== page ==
As far as public roads are concerned, I started fixing potholes on my own using Cold Asphalt. A lot of people got connected, friends and family started donating money for it. I had a private ltd co. and I started accepting donations and also got CSR funding.
It became a movement in 2016 and in early 2017, after a lot of media houses started covering what I was doing as an individual. That’s when a lot of volunteers and organizations started reaching out to me. They started funding and sending their employees as volunteers.
Many automobile companies were interested in working with PotHole Raja because road safety is a relevant concern they can address through their CSR efforts. Eventually even, Tyre and Alcohol brands wanted to support the cause. Also, many IT companies, where a majority of their workforce commute by 2-wheelers, were concerned for their employees’ safety. So they saw sense in collaborating with us as well.
“By 2019, PotHole Raja became a Pan-India Movement, as a result of which 7000+ potholes were fixed. Over 5000 people had volunteered to contribute 20000+ hours of volunteering.”
We did a lot of awareness building with school children in terms of Road Safety Education. We’ve addressed around 15,000 school children, helping them understand how fixing potholes can improve road safety. They also learned about the importance of signboards, speed breakers, mirrors for corners, and Zebra crossings or pedestrian crossings.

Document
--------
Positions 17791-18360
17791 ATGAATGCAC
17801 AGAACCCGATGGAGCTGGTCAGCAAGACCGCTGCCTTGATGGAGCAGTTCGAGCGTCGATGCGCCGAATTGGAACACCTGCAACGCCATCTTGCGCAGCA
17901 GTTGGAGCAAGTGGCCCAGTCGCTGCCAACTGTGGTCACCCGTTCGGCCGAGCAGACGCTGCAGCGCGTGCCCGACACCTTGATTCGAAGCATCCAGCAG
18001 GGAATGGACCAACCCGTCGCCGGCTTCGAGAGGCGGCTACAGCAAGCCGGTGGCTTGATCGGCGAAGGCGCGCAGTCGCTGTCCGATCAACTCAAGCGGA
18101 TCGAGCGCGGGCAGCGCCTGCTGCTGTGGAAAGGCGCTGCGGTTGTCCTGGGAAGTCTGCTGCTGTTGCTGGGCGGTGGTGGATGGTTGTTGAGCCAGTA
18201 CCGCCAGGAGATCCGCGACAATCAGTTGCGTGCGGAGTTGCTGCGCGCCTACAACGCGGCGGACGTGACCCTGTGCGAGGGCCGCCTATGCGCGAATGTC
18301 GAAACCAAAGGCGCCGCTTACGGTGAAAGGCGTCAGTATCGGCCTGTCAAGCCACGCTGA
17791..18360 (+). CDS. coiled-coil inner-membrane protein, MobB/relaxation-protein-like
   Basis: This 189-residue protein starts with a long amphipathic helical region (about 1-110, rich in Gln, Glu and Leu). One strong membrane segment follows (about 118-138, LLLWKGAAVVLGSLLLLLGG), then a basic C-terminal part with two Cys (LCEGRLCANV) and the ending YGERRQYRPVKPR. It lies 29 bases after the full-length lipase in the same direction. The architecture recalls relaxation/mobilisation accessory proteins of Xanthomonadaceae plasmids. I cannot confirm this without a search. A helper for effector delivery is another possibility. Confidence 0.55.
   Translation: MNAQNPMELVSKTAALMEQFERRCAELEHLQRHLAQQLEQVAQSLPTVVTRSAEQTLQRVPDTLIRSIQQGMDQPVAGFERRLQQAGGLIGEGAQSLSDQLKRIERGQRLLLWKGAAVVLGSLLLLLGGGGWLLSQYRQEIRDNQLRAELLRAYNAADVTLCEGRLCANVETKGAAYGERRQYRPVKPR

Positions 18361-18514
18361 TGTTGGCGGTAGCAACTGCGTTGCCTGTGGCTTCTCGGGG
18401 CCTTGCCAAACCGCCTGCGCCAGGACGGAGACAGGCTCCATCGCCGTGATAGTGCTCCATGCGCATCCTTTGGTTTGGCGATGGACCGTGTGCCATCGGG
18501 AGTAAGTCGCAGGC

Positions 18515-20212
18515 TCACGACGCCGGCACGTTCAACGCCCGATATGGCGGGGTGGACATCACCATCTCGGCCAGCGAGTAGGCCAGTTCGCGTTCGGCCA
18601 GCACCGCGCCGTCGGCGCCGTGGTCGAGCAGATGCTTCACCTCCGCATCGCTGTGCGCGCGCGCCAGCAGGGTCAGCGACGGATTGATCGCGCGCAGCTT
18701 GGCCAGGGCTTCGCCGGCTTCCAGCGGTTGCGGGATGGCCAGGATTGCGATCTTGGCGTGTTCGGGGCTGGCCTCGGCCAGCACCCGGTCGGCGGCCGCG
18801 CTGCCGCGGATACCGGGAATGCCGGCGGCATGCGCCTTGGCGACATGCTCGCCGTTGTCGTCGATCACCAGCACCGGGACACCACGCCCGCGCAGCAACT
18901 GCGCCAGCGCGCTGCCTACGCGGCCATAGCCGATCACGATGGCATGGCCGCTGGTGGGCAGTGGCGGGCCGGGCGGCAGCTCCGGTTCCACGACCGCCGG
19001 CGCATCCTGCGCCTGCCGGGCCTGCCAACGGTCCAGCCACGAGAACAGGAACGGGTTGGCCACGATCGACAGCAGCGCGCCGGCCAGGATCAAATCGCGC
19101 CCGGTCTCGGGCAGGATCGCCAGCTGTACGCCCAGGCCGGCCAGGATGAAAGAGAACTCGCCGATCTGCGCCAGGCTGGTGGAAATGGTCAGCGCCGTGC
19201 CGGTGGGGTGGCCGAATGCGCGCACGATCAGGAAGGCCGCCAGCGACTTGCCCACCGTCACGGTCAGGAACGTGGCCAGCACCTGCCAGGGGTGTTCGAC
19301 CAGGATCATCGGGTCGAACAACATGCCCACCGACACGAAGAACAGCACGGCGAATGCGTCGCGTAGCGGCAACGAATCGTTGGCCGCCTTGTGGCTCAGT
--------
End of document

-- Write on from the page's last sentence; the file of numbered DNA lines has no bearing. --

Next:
Parallelly, l also worked on improving private roads. Media coverage of our work in fixing public roads piqued the interest of many IT parks and gated communities. But many of them were unable to get their emplyees/residents involved, so I started approaching transgender and underpriviliged individuals, encouraging them to take up working with PotHole Raja as an alternate career. This gave them an opportunity to earn livelihood.
In 2017, ‘The Hindu’ wrote a half-page article on PotHole Raja. It appeared on the front page, and I started getting calls from many individuals who were interested in volunteering.
One such story is about a volunteer who called me and asked ‘how can I join you?’. I told him to meet me near St. John’s Hospital at 5:30am the next morning. He showed up on time and we fixed potholes together, along with an RJ from Fever 104 FM and a few other more volunteers. He enjoyed doing this, and for almost 7 months, he continued to be a regular volunteer. In October 2017, he said fixing potholes was a lot more fulfilling and enriching. He resigned from his job at HP and joined us full-time in December 2017. He is still with us, running operations and managing large-scale projects.
Executives from the top management, who are associated with different types of companies, belonging to different countries, even some who were visiting India on work have joined us in fixing potholes. So far, we’ve had volunteers from 17 different countries.
Many people who were of the opinion that fixing potholes is not their job started to think differently after working with us, and slowly realized that they too can make a difference in society, rather than just pointing fingers.
What are your future plans?
“Apart from taking corrective action to fix potholes, I think building roads and road infrastructure that doesn’t require regular maintenance is critical. We have been exploring ways to optimize the methods used to fix roads.”